About a month ago The Curmudgeon, in his interminable, five-part series on the blurring of fact and opinion, wrote about how the press, even as it protests that it’s a victim of that blurring, actually encourages such blurring on occasion by inviting readers to participate in polls that ask questions for which those readers cannot possibly offer an informed opinion. The example he offered was a poll question about whether readers thought an injured professional athlete would play in his team’s next game, the issue being that readers aren’t doctors, they aren’t given much information about the player’s injury, but they’re still asked to offer their opinion on whether the player will play regardless of these circumstances as if those opinions have any value at all.
During the course of his professional reading recently The Curmudgeon came upon another example of such a “tell us your opinion even though we know you’re utterly without insight on this subject poll”: the Central Penn Business Journal reported that the publication Drug Store News (yes, there really is a publication called Drug Store News) asked its readers’ opinion on whether the Federal Trade Commission would approve Walgreens’ acquisition of Rite Aid before the Obama administration left office. According to the Central Penn Business Journal, 48 percent of poll participants said they believed the sale would be approved before inauguration day. (As of this writing, three weeks after Obama boarded Air Force One for the last time, it still hasn’t approved the sale.)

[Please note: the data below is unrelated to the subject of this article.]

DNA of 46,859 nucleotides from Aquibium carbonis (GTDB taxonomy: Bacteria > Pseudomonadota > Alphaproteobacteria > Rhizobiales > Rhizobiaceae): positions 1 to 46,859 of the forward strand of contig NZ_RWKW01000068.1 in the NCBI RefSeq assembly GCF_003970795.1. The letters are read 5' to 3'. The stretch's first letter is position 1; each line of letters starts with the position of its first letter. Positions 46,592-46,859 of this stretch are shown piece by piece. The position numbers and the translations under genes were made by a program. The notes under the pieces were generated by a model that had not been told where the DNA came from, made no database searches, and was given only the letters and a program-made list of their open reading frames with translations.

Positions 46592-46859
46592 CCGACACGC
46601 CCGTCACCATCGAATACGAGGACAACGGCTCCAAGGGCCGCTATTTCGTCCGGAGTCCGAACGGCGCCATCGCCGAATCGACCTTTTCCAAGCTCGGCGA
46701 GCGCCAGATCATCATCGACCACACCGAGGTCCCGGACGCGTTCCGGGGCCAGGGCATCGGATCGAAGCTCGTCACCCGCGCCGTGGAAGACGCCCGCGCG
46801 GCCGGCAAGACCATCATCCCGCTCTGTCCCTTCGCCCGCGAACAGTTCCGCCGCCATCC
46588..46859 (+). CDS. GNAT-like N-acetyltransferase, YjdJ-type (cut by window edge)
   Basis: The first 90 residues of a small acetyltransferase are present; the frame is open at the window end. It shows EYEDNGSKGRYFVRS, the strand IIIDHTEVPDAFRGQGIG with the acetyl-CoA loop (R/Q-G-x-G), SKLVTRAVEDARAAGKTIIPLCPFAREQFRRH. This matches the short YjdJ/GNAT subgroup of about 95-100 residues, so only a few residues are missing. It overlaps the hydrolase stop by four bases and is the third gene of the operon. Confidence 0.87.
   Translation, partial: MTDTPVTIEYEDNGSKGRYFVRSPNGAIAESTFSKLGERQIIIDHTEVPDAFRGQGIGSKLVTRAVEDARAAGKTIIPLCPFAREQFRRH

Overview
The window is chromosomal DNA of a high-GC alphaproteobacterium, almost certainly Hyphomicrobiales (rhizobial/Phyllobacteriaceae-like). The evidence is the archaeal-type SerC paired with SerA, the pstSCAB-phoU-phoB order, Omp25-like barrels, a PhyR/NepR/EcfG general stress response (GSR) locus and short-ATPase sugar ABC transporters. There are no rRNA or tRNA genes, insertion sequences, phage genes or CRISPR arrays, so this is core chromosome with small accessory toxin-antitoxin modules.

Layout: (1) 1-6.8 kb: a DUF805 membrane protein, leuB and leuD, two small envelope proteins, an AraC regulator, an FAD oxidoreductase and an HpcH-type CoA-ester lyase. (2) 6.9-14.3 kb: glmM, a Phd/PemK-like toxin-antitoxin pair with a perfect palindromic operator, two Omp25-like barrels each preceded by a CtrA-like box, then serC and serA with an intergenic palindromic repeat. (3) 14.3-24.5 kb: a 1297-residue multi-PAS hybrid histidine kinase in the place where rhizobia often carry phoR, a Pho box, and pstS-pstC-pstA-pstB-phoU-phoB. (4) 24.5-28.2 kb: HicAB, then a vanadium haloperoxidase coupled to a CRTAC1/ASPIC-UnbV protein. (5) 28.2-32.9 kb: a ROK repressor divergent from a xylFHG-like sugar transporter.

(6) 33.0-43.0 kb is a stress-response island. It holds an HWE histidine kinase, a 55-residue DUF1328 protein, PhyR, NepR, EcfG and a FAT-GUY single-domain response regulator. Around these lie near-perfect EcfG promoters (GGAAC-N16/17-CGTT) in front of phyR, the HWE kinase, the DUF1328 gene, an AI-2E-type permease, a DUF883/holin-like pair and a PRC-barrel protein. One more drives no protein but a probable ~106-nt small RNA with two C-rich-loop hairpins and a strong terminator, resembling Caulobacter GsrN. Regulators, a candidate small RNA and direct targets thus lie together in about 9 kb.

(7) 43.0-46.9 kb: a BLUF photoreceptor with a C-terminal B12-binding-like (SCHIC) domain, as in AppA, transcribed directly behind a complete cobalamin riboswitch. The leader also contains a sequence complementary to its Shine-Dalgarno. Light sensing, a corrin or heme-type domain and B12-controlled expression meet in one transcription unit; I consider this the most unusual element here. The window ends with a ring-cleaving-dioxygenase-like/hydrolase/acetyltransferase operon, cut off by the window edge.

To which The Curmudgeon asks: based on what did those readers respond? Their opinion? And on what did they base that opinion? Short of knowing someone who works for the Federal Trade Commission there is absolutely no way that anyone who participated in that poll could have any genuine insight into the deliberations on that decision.
But that didn’t stop our friends at Drug Store News from asking the question and it didn’t stop more than 200 nitwits from answering despite their complete cluelessness on the subject.
An opinion based on…absolutely nothing.
Yet publications of all sorts continue to lament their readers’ loss of faith in the veracity of what they read.
Who can expect people to believe what they read when they’re telegraphing their belief that you don’t need to know anything – anything – about the issue at hand to have an opinion about it? Why should people respect the opinions of experts when they’re reading stories that suggest that they themselves are the experts? And why should we be surprised that people can’t tell the difference between real news and fake news when they’ve been enlisted to participate in a form of fake news and have come to believe that there’s value in what they bring to that fake news, which in turn makes it real news in their eyes?